Morgan Tsvangirai is portrayed by Western governments and their media as the "blameless" leader of one of the two opposition MDC factions. But some MDC stalwarts who know what goes on inside the now divided party think otherwise. One such stalwart is Trudy Stevenson who recounts here how it feels to get on the wrong side of the supposedly "blameless" leaders of the "blameless" party. This article was first published by the website, newzimbabwe.com.
It is indeed a sad day when I have to write a sequel to my report on the MDC meeting on 12 October , but there is nothing else for it. Many people from all over the world--of various political persuasions--have sent their sympathy and good wishes for a speedy recovery to the three of us who were injured in Mbavuku.
I have been persuaded to give an eyewitness account of the attack. Here is my own recollection.
Five of us travelled in my car--which I had borrowed from my new in-laws--to Mabvuku to make a follow-up on a small house-meeting we had held the previous Tuesday afternoon, 29 June 2006.
The reason we did not return to that same house on Sunday 2 July was because when we left the house that Tuesday, we spotted a certain Munyaradzi supposedly in a building gang just next door.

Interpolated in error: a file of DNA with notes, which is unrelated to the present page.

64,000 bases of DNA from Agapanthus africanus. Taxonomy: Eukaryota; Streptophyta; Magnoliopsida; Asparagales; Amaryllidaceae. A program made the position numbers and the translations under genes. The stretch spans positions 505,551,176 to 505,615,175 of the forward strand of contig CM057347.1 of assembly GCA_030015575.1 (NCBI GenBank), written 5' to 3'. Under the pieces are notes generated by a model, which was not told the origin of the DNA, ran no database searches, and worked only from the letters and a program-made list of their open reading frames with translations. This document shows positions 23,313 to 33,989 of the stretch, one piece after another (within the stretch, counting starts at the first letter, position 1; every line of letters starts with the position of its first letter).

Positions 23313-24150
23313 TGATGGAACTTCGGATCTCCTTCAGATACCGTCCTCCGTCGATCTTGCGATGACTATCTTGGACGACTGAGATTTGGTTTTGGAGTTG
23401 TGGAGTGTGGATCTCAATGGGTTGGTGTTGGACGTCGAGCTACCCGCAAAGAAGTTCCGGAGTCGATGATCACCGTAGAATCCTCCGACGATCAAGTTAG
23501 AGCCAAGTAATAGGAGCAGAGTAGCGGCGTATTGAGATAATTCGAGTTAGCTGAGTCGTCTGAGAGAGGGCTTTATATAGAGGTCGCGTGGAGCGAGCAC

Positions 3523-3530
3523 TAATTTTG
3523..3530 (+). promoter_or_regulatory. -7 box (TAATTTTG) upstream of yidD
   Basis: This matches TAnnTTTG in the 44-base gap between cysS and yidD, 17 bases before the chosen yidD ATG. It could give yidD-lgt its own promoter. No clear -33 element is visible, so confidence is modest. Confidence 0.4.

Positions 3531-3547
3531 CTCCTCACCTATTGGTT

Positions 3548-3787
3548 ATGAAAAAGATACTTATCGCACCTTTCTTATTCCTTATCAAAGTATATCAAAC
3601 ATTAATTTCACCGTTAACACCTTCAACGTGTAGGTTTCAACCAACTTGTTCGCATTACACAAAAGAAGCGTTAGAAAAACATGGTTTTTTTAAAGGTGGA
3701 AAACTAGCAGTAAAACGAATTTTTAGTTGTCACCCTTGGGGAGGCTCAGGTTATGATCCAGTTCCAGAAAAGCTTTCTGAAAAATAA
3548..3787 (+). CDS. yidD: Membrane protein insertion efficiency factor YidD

This Munyaradzi had caused Simangele Manyere (treasurer, MDC Harare province) and myself considerable grief before and during the Senate election last year, when he showed himself to be very plainly on Tsvangirai's side despite having been identified by Harare province as our point person in Mabvuku.
Manyere immediately recognised him, as did both Councillor Linos Mushonga (provincial organising secretary) and Mr Karimatsenga (provincial secretary for security), all of whom spoke to him as we were leaving. We then decided it would be unwise to return to the same house for the follow-up, as Munyaradzi was likely to disrupt our visit, at the very least.
We, therefore, tasked our young Mabvuku member, Luckson Mudachira, to arrange a meeting point elsewhere, and we agreed that we would then proceed from that point with key members of the Mabvuku structures to the provincial offices in Hillside.
I was out of touch with the team for the next few days, as I attended the ZNCC congress in Victoria Falls. Indeed, had I kept to my original itinerary, I would only have returned Monday evening, but I managed to get onto a Saturday flight--luckily in some ways, unluckily in others!